Draft resolution IX on Human rights and extreme poverty, approved on 11 November without a vote, would have the Assembly express deep concern that extreme poverty persists in all countries of the world.  It would call upon States, United Nations bodies, in particular OHCHR and the United Nations Development Programme (UNDP), intergovernmental organizations and non-governmental organizations (NGO) to continue to give appropriate attention to the links between human rights and extreme poverty, and encourage the private sector and the international financial institutions to do likewise.  (Press release GA/SHC/3996)

Draft resolution X on Elimination of discrimination against persons affected by leprosy and their family members, approved as orally corrected without a vote on 16 November, would have the Assembly note with appreciation of the Revised principles and guidelines for the elimination of discrimination against persons affected by leprosy and their family members (document A/HRC/AC/5/2) and encourage Governments, the United Nations system, other intergovernmental organizations and national human rights institutions to give due consideration to the Principles and Guidelines in the formulation and implementation of policies and measures concerning persons affected by leprosy and their family members.  (Press Release GA/SHC/3997)

Draft resolution XI on Globalization and its impact on the full enjoyment of all human rights was approved by a recorded vote of 122 in favour and 53 against with no abstentions on 16 November.  By its terms, the Assembly would express concern at the negative impact of international financial turbulence, as well as rising global food, energy and climate challenges, on social and economic development and on the full enjoyment of all human rights, and at the inadequacy of measures to narrow the widening gap between the developed and the developing countries, which has contributed to deepening poverty.  It would call upon Member States, the United Nations system, intergovernmental organizations and civil society to promote equitable and environmentally sustainable economic growth for managing globalization, in order to reduce poverty and achieve development targets.  (Press Release GA/SHC/3997)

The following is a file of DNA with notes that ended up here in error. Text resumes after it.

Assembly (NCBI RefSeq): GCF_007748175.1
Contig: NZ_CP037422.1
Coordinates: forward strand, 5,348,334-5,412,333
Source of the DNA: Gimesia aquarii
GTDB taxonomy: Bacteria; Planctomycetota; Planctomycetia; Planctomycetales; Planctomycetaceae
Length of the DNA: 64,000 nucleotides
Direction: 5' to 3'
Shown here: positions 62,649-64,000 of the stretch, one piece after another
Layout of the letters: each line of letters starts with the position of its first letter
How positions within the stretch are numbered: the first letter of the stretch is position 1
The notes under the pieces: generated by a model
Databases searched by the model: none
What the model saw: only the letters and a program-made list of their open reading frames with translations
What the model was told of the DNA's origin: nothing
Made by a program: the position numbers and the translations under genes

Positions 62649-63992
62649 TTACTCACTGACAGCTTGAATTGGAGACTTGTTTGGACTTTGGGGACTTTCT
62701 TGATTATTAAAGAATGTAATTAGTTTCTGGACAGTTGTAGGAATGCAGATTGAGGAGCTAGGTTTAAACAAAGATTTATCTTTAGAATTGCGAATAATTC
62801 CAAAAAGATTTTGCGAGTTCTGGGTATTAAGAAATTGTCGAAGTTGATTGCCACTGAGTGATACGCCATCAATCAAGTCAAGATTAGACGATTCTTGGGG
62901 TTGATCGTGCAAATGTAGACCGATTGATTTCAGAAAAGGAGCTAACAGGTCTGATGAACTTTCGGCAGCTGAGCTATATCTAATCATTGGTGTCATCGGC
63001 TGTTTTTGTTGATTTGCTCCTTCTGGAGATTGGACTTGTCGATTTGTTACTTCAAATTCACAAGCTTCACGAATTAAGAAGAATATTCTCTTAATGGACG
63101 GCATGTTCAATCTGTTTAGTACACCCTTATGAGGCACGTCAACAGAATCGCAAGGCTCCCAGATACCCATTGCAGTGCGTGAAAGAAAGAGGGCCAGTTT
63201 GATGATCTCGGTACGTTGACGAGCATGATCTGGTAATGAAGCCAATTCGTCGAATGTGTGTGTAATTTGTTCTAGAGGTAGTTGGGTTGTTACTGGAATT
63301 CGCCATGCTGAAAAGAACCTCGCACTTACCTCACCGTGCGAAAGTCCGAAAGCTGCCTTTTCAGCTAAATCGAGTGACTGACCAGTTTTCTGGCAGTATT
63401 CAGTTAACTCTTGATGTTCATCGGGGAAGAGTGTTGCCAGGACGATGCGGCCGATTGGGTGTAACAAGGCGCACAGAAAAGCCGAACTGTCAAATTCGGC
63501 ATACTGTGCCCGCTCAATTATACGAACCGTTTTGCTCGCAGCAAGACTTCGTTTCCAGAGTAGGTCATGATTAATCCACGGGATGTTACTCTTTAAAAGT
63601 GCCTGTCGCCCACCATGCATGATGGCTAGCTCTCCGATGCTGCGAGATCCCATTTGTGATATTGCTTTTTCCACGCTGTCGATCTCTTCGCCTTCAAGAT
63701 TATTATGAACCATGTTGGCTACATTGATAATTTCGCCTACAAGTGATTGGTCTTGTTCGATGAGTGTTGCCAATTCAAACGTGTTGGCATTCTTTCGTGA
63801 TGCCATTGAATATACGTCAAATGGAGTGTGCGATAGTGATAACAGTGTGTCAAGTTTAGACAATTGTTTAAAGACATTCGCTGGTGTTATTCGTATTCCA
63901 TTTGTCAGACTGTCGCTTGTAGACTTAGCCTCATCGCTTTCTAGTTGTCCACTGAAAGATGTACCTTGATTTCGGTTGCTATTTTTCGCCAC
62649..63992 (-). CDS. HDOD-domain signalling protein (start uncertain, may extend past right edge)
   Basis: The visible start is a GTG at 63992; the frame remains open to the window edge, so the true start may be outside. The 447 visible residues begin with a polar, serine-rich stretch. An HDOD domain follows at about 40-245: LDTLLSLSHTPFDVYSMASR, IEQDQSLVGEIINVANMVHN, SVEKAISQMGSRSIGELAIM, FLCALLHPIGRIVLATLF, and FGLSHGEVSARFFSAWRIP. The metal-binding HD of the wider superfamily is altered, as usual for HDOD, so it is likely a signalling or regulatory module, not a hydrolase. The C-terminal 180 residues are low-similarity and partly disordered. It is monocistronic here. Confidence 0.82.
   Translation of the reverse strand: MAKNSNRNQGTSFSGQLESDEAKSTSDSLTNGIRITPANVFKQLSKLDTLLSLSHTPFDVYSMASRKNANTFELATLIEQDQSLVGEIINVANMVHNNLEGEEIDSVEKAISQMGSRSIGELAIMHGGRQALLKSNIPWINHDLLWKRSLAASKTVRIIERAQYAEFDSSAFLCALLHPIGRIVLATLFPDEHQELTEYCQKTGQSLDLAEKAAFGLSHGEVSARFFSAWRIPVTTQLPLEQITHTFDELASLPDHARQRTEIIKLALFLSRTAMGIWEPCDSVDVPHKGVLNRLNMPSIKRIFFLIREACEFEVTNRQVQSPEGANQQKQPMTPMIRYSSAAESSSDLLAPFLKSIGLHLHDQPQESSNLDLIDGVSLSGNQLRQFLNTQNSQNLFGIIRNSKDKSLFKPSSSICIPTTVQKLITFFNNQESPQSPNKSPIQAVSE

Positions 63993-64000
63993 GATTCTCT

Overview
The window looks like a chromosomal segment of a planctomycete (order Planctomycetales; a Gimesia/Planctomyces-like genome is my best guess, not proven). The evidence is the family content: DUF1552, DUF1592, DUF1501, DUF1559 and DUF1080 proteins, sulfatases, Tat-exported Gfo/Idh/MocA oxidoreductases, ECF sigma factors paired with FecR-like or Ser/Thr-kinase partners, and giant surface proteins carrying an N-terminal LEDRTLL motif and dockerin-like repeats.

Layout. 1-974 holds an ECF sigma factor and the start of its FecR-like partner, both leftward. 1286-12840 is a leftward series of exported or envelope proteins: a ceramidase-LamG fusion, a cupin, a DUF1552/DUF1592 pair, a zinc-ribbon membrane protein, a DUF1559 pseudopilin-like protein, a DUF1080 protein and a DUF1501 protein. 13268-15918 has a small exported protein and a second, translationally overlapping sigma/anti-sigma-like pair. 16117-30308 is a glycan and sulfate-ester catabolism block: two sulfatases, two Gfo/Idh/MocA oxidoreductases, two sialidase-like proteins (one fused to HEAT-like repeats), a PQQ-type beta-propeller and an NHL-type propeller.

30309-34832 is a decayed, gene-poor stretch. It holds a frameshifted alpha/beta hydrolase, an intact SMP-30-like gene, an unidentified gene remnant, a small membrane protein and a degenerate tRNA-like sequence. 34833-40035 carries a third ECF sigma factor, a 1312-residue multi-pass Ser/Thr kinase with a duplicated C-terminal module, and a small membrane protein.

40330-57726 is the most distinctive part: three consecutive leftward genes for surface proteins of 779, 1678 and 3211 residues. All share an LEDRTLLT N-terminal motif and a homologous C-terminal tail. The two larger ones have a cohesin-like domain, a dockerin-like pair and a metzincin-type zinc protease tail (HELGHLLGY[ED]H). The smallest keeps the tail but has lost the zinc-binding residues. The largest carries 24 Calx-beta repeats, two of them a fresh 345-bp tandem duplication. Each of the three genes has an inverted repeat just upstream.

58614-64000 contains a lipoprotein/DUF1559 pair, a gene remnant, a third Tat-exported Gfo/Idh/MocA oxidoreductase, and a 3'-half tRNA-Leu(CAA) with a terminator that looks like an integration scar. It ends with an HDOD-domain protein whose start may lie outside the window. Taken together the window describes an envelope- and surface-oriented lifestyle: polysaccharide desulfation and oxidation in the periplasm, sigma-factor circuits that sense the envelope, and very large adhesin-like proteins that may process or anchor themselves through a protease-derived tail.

Draft resolution XII on Human rights and unilateral coercive measures, approved on 19 November by a recorded vote of 124 in favour and 53 against, with no abstentions, would have the Assembly urge all States to cease adopting or implementing any unilateral measures not in accordance with international law, the Charter of the United Nations and the norms and principles governing peaceful relations among States, in particular those of a coercive nature with extraterritorial effects.  The continuing unilateral application and enforcement by certain Powers of such measures aimed at preventing those countries from exercising their right to freely decide their own political, economic and social systems would be condemned.  (Press Release GA/SHC/3999)

Draft resolution XIII on Enhancement of international cooperation in the field of human rights, approved without a vote on 19 November, would have the Assembly emphasize the role of international cooperation in support for national efforts and in raising the capacities of Member States in the field of human rights.  Member States, the specialized agencies, and intergovernmental organizations would be called upon to continue a constructive dialogue and consultations for the enhancement of understanding and the promotion and protection of all human rights and fundamental freedoms.  NGOs would be encouraged to contribute actively.  (Press Release GA/SHC/3999)